Cruise Report: Forget the Med and go British island hopping instead

The big ports of Southampton and Dover are popular starting points for cruises to Europe and beyond, so it might be surprising to learn that there are 49 more cruise ports around the UK. Last year, more than 100 ships from 49 different lines brought 866,000 passengers in on day visits (a 20 per cent increase on 2012).

A classic circumnavigation of Great Britain will include a side trip or two – to the Republic of Ireland, often to the Channel Islands and sometimes over to Europe, too – so you can’t leave your passport at home.

* Small, luxury Hebridean Princess is based in Oban for one-week, scenic cruises of the Scottish Highlands and Islands, from March to October, with all-inclusive fares from £2,610pp (01756 704700; hebridean.co.uk).

* Fred. Olsen (0845 421 3719; fredolsencruises.com) has an 11-night Highlands Islands cruise departing Rosyth on 23 August for an 11-night round trip. Black Watch makes calls in Orkney, the Hebrides, the Isle of Man, Belfast and the Shetland Islands, then back to Rosyth. The cost is from £1,199pp.

* Saga Sapphire’s non-stop Coastal Voyager is a six-night round trip from Dover on 13 May – with no ports of call. From £1,216pp (0800 056 8986; saga.co.uk/cruises).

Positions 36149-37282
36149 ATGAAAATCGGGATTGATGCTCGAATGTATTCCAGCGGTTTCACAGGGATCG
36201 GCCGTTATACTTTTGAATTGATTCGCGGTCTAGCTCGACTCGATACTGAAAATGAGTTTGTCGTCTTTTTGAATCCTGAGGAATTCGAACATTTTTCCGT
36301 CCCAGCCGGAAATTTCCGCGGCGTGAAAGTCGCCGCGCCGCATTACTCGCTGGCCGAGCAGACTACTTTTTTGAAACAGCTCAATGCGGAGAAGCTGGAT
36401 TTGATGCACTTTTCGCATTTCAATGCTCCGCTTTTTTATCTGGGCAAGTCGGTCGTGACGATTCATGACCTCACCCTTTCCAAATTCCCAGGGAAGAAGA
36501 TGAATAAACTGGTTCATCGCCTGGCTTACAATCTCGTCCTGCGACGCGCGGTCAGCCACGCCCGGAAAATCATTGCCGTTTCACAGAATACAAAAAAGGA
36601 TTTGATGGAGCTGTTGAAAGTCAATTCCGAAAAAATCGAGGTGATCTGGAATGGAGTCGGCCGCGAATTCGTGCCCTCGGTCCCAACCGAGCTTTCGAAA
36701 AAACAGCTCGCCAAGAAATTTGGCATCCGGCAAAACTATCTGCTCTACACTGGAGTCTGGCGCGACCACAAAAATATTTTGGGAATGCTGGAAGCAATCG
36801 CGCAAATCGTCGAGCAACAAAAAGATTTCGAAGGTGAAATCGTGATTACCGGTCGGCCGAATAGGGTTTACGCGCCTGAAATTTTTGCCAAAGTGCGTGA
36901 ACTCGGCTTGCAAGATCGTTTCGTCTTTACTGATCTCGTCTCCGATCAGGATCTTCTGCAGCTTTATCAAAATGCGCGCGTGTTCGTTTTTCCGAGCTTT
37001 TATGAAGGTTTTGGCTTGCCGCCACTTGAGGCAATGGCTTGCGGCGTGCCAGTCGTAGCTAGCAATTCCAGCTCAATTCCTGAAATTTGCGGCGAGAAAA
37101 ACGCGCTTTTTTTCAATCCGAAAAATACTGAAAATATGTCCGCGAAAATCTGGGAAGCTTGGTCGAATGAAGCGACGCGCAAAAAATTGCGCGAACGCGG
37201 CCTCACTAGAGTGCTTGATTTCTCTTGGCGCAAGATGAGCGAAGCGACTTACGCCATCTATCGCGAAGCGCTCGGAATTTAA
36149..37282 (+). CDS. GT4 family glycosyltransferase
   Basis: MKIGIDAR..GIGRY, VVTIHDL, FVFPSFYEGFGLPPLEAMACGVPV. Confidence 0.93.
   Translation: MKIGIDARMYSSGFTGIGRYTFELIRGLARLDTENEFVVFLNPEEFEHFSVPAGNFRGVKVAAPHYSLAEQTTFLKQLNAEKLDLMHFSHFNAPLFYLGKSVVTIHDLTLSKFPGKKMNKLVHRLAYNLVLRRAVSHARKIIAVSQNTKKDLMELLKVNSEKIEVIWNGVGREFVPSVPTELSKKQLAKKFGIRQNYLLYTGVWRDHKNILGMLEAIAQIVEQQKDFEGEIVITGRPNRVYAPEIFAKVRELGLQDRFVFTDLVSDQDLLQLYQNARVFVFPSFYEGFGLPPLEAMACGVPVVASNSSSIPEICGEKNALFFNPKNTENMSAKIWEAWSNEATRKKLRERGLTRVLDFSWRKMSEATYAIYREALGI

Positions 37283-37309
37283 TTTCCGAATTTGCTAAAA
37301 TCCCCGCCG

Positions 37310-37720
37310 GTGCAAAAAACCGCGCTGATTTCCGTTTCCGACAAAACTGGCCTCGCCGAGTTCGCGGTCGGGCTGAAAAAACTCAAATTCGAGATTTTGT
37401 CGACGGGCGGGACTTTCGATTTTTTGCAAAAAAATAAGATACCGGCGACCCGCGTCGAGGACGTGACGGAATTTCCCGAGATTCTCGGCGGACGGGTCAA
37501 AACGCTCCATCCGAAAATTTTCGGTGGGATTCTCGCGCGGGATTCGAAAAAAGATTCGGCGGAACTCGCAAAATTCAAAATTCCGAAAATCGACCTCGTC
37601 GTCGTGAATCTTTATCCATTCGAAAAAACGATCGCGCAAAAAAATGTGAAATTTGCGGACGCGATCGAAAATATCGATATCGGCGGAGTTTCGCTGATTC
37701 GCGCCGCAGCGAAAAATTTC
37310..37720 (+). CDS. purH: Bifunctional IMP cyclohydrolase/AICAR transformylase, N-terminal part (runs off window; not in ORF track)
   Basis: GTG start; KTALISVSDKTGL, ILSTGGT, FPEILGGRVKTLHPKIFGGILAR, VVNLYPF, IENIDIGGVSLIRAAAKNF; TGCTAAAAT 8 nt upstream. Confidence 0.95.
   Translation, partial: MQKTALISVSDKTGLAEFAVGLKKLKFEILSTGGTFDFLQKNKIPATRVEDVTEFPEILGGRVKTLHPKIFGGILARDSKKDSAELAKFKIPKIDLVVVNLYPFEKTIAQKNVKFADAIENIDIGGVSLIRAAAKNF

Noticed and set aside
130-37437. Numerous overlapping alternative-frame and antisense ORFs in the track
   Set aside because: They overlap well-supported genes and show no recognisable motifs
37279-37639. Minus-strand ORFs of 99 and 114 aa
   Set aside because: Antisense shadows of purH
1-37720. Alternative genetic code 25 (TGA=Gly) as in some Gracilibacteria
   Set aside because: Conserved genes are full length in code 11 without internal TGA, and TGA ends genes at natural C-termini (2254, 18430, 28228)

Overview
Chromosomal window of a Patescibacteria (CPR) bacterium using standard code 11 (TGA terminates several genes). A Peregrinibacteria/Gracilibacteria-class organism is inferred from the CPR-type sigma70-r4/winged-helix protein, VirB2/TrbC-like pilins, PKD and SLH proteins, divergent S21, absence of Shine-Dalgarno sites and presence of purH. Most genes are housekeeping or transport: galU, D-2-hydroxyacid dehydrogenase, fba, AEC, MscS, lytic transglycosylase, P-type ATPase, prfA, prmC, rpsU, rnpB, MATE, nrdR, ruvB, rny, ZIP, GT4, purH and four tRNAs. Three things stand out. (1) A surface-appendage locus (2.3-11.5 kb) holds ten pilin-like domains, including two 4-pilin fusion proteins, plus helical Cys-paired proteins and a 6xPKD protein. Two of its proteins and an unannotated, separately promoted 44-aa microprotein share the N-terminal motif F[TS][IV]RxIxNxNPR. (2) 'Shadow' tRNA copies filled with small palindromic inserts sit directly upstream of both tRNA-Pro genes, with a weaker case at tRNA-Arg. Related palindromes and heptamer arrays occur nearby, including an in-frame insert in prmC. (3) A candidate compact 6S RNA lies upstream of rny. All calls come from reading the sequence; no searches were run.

* There will be a more international group of passengers, many American, on the Seabourn Legend, sailing from London on 27 August. The 14-night voyage calls at the Isles of Scilly, Greenock (for Glasgow), Cherbourg and Ostend before returning for an overnight stay in London. It costs from £4,799pp with open bars and gratuities (0843 373 2000; seabourn.com).

* Queen Victoria will celebrate 175 years since Cunard (0843 374 2224; cunard.co.uk) was founded in Liverpool with fireworks and visits to the Clyde and Cobh. The round-Britain cruise departs Southampton for 13 nights on 23 May. Fares from £1,429pp include parking or on-board credit of US$110 per cabin. Book by 30 April and receive John Lewis vouchers for £240 to £990 (depending on cabin grade).

* On a seven-night cruise from Dover to Dublin aboard Crystal Symphony (020 7399 7601; crystalcruises.co.uk), golfers will have the chance to play at clubs such as Faithlegg (from Waterford), Carden Park (Liverpool) and Turnberry (Greenock). The cost, from £2,724pp, includes drinks, gratuities and flight back from Dublin. Golf extra.

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Stop the train, I want to get off: The magic of Britain’s railway request stations